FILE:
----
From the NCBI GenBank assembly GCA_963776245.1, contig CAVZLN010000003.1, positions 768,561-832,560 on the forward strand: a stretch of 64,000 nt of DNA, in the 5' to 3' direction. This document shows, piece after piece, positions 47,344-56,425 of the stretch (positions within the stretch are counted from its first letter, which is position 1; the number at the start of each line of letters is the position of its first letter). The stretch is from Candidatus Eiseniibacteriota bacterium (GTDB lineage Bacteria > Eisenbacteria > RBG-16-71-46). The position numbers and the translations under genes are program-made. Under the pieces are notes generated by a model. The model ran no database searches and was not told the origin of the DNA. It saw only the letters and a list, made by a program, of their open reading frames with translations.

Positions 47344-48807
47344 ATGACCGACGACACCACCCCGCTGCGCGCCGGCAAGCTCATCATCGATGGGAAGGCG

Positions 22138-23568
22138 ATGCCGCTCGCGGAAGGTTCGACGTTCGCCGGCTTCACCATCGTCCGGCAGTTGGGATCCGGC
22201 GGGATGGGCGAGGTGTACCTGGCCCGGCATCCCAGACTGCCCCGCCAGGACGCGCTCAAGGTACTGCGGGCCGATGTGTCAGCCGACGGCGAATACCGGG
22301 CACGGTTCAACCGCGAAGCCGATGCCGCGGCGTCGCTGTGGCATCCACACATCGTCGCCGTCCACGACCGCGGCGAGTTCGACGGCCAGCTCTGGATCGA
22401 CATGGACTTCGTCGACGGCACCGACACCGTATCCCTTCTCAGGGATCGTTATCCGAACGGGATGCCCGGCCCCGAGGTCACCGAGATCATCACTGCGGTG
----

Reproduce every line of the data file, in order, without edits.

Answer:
From the NCBI GenBank assembly GCA_963776245.1, contig CAVZLN010000003.1, positions 768,561-832,560 on the forward strand: a stretch of 64,000 nt of DNA, in the 5' to 3' direction. This document shows, piece after piece, positions 47,344-56,425 of the stretch (positions within the stretch are counted from its first letter, which is position 1; the number at the start of each line of letters is the position of its first letter). The stretch is from Candidatus Eiseniibacteriota bacterium (GTDB lineage Bacteria > Eisenbacteria > RBG-16-71-46). The position numbers and the translations under genes are program-made. Under the pieces are notes generated by a model. The model ran no database searches and was not told the origin of the DNA. It saw only the letters and a list, made by a program, of their open reading frames with translations.

Positions 47344-48807
47344 ATGACCGACGACACCACCCCGCTGCGCGCCGGCAAGCTCATCATCGATGGGAAGGCG

Positions 22138-23568
22138 ATGCCGCTCGCGGAAGGTTCGACGTTCGCCGGCTTCACCATCGTCCGGCAGTTGGGATCCGGC
22201 GGGATGGGCGAGGTGTACCTGGCCCGGCATCCCAGACTGCCCCGCCAGGACGCGCTCAAGGTACTGCGGGCCGATGTGTCAGCCGACGGCGAATACCGGG
22301 CACGGTTCAACCGCGAAGCCGATGCCGCGGCGTCGCTGTGGCATCCACACATCGTCGCCGTCCACGACCGCGGCGAGTTCGACGGCCAGCTCTGGATCGA
22401 CATGGACTTCGTCGACGGCACCGACACCGTATCCCTTCTCAGGGATCGTTATCCGAACGGGATGCCCGGCCCCGAGGTCACCGAGATCATCACTGCGGTG